Ellison had trouble remember his past statements again later during his testimony. After being asked about internal plans regarding expanding into the smartphone market through potential acquisitions (Palm wasn't considered competitive enough and RIM was rebuffed for being "too expensive"), Ellison was questioned about a meeting with Google's Eric Schmidt about Java and Android.

On the stand, Ellison first said that this was "not a joint project," but rather Google could take Oracle's version of Java and put it into Android.

When Van Nest brought up Ellison's deposition from August 2011 again, Ellison affirmed that it was a joint project. Google's lawyers described the meeting to discuss Google engineers working with Oracle engineers to improve and put out a better product. Ellison replied at the time, "Correct."

When on the stand, Ellison relented and said, "I called it a joint project. Okay."

Obviously, those talks fell through. The next interaction after that was the lawsuit being fought at trial now.

Related:

Topics: Mobility, Android, Security, Oracle, Networking, Mobile OS, Legal, Hardware, Google, Enterprise Software, Smartphones

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23 comments
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  • Reasons for buying Sun have nothing to do with the fact that Google ...

    ... consciously and intentionally stole IP and even direct code parts, and now wants to backdate this "free" theory, while court records show all of Google's major people knew they had to license it.
    DDERSSS
    • Java is free according to Elli$on

      Google might have wanted to sponsor some FOSS project, not pay up for a 'Java license'.
      The Linux Geek
    • Oh, please.

      Ya can't steal something that is FREE. Show me the copyright.
      droidfromsd
      • Ridiculous

        To create, manage, test and develop and API like Java cost a lot in time, money and risk.

        What is the point of investing all this if its to gives it for free to your competitors
        SylvainT
  • Elli$on has been caught redhanded

    trying to make up fictitious licenses and breaking promises it made earlier.
    It's time for Oracle to call it quits to save face with the industry!
    The Linux Geek
    • Fictitious Licenses?

      The Licenses are real and no one disputes that. Sun sure went after Microsoft for trying to co-opt java in the late 90s, so let's assume that Sun cares when someone duplicates portions of the api and calls it java.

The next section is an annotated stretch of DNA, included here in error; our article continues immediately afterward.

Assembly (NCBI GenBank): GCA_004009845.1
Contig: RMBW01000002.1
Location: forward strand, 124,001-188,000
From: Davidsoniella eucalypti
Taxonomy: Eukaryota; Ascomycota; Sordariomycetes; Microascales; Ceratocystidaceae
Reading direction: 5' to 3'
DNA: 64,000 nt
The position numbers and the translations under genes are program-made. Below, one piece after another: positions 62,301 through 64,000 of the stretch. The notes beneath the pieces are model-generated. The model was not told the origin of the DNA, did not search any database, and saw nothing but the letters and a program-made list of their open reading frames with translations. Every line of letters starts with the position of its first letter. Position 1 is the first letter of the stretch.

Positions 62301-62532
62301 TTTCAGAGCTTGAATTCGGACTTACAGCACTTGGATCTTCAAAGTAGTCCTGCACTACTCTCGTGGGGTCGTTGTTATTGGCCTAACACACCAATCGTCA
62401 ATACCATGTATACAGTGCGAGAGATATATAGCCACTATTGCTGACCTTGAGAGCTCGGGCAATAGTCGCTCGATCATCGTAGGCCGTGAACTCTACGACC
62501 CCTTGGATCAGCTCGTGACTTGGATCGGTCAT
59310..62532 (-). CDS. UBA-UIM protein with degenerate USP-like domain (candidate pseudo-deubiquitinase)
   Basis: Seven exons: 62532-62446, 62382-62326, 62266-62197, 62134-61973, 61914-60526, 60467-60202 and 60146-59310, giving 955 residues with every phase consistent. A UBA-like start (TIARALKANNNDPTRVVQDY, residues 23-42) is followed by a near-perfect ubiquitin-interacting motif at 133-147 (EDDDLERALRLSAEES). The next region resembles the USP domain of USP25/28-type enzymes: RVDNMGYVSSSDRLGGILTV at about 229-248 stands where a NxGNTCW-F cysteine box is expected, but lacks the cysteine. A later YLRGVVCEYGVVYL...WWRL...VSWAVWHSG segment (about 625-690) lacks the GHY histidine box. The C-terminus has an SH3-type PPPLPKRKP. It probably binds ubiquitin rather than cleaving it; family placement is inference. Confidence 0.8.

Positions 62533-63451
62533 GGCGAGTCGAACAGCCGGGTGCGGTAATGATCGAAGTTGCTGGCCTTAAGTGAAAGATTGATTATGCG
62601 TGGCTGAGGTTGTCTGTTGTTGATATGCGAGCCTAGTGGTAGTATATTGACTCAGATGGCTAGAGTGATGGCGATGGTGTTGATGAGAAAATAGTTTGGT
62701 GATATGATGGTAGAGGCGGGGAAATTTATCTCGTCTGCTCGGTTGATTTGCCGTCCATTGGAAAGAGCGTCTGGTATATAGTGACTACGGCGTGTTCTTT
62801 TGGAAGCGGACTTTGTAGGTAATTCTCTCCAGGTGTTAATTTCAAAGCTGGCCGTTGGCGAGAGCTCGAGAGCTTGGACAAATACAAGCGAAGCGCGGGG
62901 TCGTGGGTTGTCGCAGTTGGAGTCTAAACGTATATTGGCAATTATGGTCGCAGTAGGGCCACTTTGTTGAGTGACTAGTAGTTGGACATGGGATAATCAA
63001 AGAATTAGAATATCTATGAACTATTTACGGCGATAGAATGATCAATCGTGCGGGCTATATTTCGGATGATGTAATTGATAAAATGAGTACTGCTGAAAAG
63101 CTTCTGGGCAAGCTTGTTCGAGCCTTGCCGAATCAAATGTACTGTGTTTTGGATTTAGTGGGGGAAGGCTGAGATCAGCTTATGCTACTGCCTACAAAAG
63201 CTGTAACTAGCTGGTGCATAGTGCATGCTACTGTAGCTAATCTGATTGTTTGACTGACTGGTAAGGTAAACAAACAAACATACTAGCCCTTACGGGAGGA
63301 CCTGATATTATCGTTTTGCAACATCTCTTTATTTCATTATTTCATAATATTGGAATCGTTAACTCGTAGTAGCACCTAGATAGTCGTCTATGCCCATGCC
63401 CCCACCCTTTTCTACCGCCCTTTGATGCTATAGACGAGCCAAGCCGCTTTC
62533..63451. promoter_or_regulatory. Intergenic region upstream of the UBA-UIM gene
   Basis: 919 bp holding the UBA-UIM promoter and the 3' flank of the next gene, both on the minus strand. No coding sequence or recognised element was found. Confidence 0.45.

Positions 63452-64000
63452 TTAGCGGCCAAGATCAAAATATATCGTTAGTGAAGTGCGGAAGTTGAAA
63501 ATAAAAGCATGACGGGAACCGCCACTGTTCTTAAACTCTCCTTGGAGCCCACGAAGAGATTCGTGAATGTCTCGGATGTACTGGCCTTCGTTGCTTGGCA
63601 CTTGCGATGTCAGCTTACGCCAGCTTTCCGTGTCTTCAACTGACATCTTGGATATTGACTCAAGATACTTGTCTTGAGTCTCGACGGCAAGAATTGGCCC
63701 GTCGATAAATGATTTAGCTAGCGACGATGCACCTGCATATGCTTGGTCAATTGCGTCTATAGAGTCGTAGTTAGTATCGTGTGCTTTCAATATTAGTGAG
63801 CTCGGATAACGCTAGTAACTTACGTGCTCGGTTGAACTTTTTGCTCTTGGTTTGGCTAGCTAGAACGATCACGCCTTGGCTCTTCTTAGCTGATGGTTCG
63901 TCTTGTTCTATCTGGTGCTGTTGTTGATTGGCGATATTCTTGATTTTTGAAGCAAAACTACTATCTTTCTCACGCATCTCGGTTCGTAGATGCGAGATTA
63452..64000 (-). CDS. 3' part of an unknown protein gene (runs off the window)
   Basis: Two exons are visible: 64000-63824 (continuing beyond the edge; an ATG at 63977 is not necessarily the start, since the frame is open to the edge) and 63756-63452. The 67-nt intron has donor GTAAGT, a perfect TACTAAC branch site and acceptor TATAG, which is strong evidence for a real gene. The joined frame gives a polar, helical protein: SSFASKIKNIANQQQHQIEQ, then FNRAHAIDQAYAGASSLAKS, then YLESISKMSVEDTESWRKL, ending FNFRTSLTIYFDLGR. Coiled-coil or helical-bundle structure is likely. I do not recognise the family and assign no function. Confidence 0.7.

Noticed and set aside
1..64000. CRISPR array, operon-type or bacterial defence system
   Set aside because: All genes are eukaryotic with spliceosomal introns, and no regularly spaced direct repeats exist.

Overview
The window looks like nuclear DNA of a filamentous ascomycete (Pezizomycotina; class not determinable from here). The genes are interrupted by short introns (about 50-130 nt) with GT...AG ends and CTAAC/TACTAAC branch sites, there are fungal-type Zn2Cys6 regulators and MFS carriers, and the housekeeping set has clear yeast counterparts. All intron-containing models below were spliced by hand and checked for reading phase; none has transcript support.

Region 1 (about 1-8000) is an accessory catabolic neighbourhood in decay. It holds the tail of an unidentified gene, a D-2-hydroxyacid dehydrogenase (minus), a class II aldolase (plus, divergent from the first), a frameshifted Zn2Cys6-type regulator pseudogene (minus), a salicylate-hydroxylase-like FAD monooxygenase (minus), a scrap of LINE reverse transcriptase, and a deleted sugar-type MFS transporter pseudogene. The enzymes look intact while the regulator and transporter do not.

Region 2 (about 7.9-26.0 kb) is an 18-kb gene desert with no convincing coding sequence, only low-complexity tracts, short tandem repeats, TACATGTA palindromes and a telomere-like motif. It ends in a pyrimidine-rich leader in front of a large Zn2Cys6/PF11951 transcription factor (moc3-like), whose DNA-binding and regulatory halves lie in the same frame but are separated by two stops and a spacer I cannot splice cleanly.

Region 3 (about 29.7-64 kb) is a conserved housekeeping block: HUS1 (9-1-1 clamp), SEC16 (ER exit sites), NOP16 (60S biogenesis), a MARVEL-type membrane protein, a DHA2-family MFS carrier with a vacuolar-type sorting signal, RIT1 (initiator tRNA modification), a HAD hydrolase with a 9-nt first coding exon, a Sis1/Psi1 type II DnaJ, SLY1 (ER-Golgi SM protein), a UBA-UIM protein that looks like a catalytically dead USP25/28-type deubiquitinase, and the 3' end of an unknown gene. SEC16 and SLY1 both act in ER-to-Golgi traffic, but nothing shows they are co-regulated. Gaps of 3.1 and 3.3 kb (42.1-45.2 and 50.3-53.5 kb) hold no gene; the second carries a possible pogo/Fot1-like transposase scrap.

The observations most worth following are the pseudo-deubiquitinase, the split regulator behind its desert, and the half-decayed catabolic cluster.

The affirmative defense being made by Google is that they used parts of java that are not copyrightable. Oracle, as Sun's successor, disagrees and wishes to have compensation for the license to the rights they acquired from Sun, who always had a more restrictive license on java for mobile.

      I'm thinking that Google is probably right. Oracle paid what it paid and I don't care if they paid it for the litigation upside or the good hardware and software technology Sun owned. But, I think there is a point, probably moot, about the money Sun spent to adapt the java desktop/server api and implementation to something that would run - and fit - on a mobile device of the late 90s. Microsoft Windows had already won on the desktop, and so, as part of its server strategy, Sun gave away the Windows/JRE. But mobile was an open field and offered a chance for java-related revenue.

      If it had been Sun pursuing this a few years back, I'd probably be rooting for them. By Google giving developers an opportunity to write against understood apis, it essentially leveraged Sun's work and taking a reasonably priced license was the way for Sun to earn back on its investment. The license also puts Google on the same footing as others who did license J2ME. Google wrote its own virtual machine, so the licensing costs should be accordingly less.

      I think the jury or judge will find that the API is not copyrightable and I'll agree with them. But this will be a shot across the bow of others thinking about writing cross-platform tools, in that the owners of the platform will take the apis without compensation and change the specifications to lock in customers. Or maybe not, perhaps something was learned from the days of Unix balkanization. But the folks who paid the coders to specify, test, and develop those apis will be left without a revenue stream beyond the platform they own.